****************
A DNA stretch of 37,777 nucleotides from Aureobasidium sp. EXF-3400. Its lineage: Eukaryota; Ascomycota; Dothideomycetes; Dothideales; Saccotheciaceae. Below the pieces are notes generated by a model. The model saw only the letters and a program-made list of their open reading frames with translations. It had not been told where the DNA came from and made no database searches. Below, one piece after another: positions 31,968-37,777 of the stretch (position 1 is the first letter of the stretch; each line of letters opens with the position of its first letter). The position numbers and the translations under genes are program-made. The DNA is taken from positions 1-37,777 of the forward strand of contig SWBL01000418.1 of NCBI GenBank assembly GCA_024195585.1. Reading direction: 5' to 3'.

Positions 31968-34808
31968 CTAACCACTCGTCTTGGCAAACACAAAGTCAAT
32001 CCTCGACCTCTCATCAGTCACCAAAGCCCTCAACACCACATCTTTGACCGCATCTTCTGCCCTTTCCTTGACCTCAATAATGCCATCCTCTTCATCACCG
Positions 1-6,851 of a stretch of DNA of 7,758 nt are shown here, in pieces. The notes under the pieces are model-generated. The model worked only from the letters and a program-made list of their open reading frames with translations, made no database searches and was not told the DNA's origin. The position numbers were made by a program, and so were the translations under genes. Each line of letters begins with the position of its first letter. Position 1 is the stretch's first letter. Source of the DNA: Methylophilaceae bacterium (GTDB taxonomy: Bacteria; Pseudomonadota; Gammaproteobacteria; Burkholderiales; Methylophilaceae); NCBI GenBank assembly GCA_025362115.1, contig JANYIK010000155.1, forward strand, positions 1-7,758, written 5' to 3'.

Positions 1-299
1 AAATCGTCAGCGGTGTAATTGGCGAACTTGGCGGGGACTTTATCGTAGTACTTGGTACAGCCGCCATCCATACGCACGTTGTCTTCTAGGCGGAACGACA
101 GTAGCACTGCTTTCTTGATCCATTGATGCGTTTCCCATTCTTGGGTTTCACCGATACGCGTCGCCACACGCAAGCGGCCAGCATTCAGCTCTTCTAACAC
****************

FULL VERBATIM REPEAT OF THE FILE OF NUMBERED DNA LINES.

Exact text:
A DNA stretch of 37,777 nucleotides from Aureobasidium sp. EXF-3400. Its lineage: Eukaryota; Ascomycota; Dothideomycetes; Dothideales; Saccotheciaceae. Below the pieces are notes generated by a model. The model saw only the letters and a program-made list of their open reading frames with translations. It had not been told where the DNA came from and made no database searches. Below, one piece after another: positions 31,968-37,777 of the stretch (position 1 is the first letter of the stretch; each line of letters opens with the position of its first letter). The position numbers and the translations under genes are program-made. The DNA is taken from positions 1-37,777 of the forward strand of contig SWBL01000418.1 of NCBI GenBank assembly GCA_024195585.1. Reading direction: 5' to 3'.

Positions 31968-34808
31968 CTAACCACTCGTCTTGGCAAACACAAAGTCAAT
32001 CCTCGACCTCTCATCAGTCACCAAAGCCCTCAACACCACATCTTTGACCGCATCTTCTGCCCTTTCCTTGACCTCAATAATGCCATCCTCTTCATCACCG
Positions 1-6,851 of a stretch of DNA of 7,758 nt are shown here, in pieces. The notes under the pieces are model-generated. The model worked only from the letters and a program-made list of their open reading frames with translations, made no database searches and was not told the DNA's origin. The position numbers were made by a program, and so were the translations under genes. Each line of letters begins with the position of its first letter. Position 1 is the stretch's first letter. Source of the DNA: Methylophilaceae bacterium (GTDB taxonomy: Bacteria; Pseudomonadota; Gammaproteobacteria; Burkholderiales; Methylophilaceae); NCBI GenBank assembly GCA_025362115.1, contig JANYIK010000155.1, forward strand, positions 1-7,758, written 5' to 3'.

Positions 1-299
1 AAATCGTCAGCGGTGTAATTGGCGAACTTGGCGGGGACTTTATCGTAGTACTTGGTACAGCCGCCATCCATACGCACGTTGTCTTCTAGGCGGAACGACA
101 GTAGCACTGCTTTCTTGATCCATTGATGCGTTTCCCATTCTTGGGTTTCACCGATACGCGTCGCCACACGCAAGCGGCCAGCATTCAGCTCTTCTAACAC